Please Note: Blog posts are not selected, edited or screened by Seeking Alpha editors.

Valuation Of Tesla Is Not Rocket Science

|Includes: Tesla, Inc. (TSLA)

Tesla Motors (NASDAQ:TSLA) produces some of the finest luxury automobiles in the world. This is a fact because they have received the 2013 Motor Trend Magazine car of the year award. Tesla blends industry leading luxury with industry leading innovation. Those two facts are indisputable. Investors and analysts without bias towards the company will not dispute either one. With that said why is valuation for Tesla such an issue? Most of the disagreement in regards to Tesla's value seems to be between investors. Bulls argue that Tesla is undervalued, even at current prices, because it has "something special". Essentially, what that means is they perceive Tesla to be undervalued because of human emotion. Bears argue that Tesla is overvalued. In their minds it can't be worth more than another luxury auto manufacture with similar sales and gross profit margins. Basically, the bear argument is that Tesla is overvalued because of human emotion.

Valuation

First of all, it should be clear by now that Tesla Motors manufactures automobiles. It manufactures tangible products and cannot be compared to websites like Netflix (NASDAQ:NFLX) or Priceline (PCLN) due to the simple fact it is not a website. Wishing for Tesla to be a website and trade like a website ( trade at 200 times foreword earnings) will not make it so. Instead it is comparable to a company like BMW (BMW.BE) or Daimler AG (DAI) (Mercedez-Benz). Tesla, BMW and Daimler earn profit from the sale of automobiles, which means the stock price is relevant to revenue minus operating expenses, otherwise known as net income. Exemption from this rule is not granted simply because everyone loves the product or the CEO. As of today, Tesla is not profitable without the sale of zero emission vehicle credits (ZEV). I seriously doubt if there is a professional analyst, fund manager, or even experienced investor that doubts Tesla will report a loss in Q2 13. With that said I seriously doubt there is any investment professional who would doubt Tesla become profitable in the future, but to follow the "Tesla's worth $120.00 now and they don't even earn a profit… imagine how much they'll be worth when they are profitable" logic is emotional and its erroneous.

The Analysts Behind the Estimates

Diligent investors know that the low price target for Tesla is 39 dollars per share. That estimated price target was estimated by a team from Bank of America (NYSE:BAC), led by John Murphy. Who is this man and does his estimate carry any weight? John Murphy has over 40 years experience. He is widely considered the father of inter-market technical analysis. He has authored numberous books including: "Technical Analysis of the Futures Markets" and his book "Intermarket Analysis: Profiting from Global Market Relationships" is the basis for the Market Technicians Association Chartered Market Technician Level 3 exam. If John Murphy warns investors to "be skeptical" then investors should "be skeptical."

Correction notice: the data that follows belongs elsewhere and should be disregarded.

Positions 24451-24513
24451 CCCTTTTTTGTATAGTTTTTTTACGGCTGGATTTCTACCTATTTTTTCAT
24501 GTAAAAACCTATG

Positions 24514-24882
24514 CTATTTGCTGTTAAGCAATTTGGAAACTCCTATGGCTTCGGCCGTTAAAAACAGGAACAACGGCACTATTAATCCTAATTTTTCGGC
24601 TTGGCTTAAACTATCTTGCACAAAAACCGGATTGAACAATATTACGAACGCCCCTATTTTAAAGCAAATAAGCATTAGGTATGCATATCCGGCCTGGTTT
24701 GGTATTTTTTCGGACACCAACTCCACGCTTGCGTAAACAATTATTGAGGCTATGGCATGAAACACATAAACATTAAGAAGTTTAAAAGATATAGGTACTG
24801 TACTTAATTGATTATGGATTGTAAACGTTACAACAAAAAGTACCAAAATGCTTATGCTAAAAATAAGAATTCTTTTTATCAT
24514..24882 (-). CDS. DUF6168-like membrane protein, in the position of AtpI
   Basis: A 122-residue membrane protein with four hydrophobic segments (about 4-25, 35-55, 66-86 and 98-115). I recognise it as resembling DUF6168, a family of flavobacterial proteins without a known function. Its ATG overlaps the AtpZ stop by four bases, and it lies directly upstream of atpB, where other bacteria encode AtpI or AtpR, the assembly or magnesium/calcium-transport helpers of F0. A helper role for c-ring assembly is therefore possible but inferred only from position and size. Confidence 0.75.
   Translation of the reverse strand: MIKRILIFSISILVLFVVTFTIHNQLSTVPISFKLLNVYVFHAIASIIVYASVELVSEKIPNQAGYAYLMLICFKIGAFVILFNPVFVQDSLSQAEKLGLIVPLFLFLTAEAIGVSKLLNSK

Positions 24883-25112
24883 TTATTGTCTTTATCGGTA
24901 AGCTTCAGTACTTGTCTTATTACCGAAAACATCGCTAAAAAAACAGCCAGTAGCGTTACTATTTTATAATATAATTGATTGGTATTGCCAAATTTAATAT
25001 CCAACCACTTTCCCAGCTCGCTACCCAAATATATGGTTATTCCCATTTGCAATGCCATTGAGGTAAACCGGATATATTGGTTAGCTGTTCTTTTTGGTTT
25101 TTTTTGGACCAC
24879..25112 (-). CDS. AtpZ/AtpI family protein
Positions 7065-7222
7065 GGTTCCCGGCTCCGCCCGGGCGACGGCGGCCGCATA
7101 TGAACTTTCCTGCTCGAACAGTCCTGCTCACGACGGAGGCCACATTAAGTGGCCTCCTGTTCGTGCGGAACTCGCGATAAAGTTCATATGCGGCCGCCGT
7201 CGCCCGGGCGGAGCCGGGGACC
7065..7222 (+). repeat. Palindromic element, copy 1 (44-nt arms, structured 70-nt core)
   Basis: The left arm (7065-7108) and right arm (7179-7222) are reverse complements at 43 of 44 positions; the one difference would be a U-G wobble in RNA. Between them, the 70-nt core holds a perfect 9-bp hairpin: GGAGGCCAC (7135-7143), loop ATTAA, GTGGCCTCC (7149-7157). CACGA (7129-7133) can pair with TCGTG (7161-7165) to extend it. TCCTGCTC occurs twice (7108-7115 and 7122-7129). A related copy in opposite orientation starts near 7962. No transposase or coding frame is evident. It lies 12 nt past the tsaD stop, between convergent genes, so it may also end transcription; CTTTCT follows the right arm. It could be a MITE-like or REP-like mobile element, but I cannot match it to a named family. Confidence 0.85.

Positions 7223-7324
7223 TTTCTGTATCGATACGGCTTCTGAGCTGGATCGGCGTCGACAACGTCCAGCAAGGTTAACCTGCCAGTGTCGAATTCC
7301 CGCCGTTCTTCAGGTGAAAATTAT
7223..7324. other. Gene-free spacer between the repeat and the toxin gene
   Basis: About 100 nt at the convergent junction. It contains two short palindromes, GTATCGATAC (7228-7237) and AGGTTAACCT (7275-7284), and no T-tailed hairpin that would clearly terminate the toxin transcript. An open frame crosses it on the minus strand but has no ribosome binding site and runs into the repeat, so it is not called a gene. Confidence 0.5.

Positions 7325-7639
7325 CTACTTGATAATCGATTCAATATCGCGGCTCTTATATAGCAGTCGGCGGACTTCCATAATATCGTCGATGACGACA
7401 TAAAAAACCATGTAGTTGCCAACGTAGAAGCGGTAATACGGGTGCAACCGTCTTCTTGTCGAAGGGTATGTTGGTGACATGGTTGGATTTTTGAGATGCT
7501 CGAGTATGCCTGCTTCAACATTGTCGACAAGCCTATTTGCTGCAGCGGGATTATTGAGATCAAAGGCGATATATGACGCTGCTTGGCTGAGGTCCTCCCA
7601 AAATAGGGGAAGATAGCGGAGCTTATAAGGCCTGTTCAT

The high price target of 200 dollars per share was performed by Andrea James of Dougherty & Co. From 2006 to 2009 Andrea worked as a Financial Journalist. Her work was published in the Washington Post, Houston Chronicle, San Francisco Chronicle and Washington Business Journal. At present Andrea is the Sr. Research Analyst at Dougherty & Co. Her area of expertise is in aerospace and defense, clean tech, industrial and automotive. Andrea describes herself as a "journalist thrill seeker turned stock market analyst"-Twitter.com

What's the Point?

Why wouldn't Tesla be "exempt from the rules?" The stock could be worth 200 dollars right? Wrong… although emotional investors can pay whatever they desire for Tesla they are not the ones who decide how much it's worth. Like I said before it's not rocket science so don't over think this. Money isn't managed based off a gut feeling or because there's something special about a particular company. Its managed based off how much a stock is actually worth. In other words its managed mathematically. Does Tesla earn enough money to mathematically be worth 120 dollars per share and how much are the institutional investors willing to pay for Tesla? No… and they've already told you. They're willing to pay between 39 and 90 dollars per share so that's what its worth. Since they own a majority of the shares they decide when to sell them. If a majority of the professional fund managers perceive Tesla to be overvalued it is overvalued and it sells off; their perception is reality. What anyone else thinks is irrelevant. To argue that an investment bank or hedge fund wouldn't perceive Tesla to be overvalued would be no different than to argue 1+2=12 or maybe even 21 because the numbers 1 and 2 have sentimental or extra value so adding them couldn't possibly equal 3. Money Tesla earns is not different from money BMW or Daimler AG earn. Since analyst opinion ranges from 39 dollars all the way up to 90 dollars then the 90 dollar estimates would include future sales of the model s and model x to account for rapid growth. While the 39 dollar estimate reflects what the company is mathematically valued at today. Be suspicious when you see one estimate so far off from the rest. They may be wrong or they may be a seller looking for buyers. At this point I am indifferent on Tesla. Although Tesla is obviously overvalued I have decided not to purchase puts on the company because they are obviously overvalued as well.

Disclosure: I have no positions in any stocks mentioned, and no plans to initiate any positions within the next 72 hours.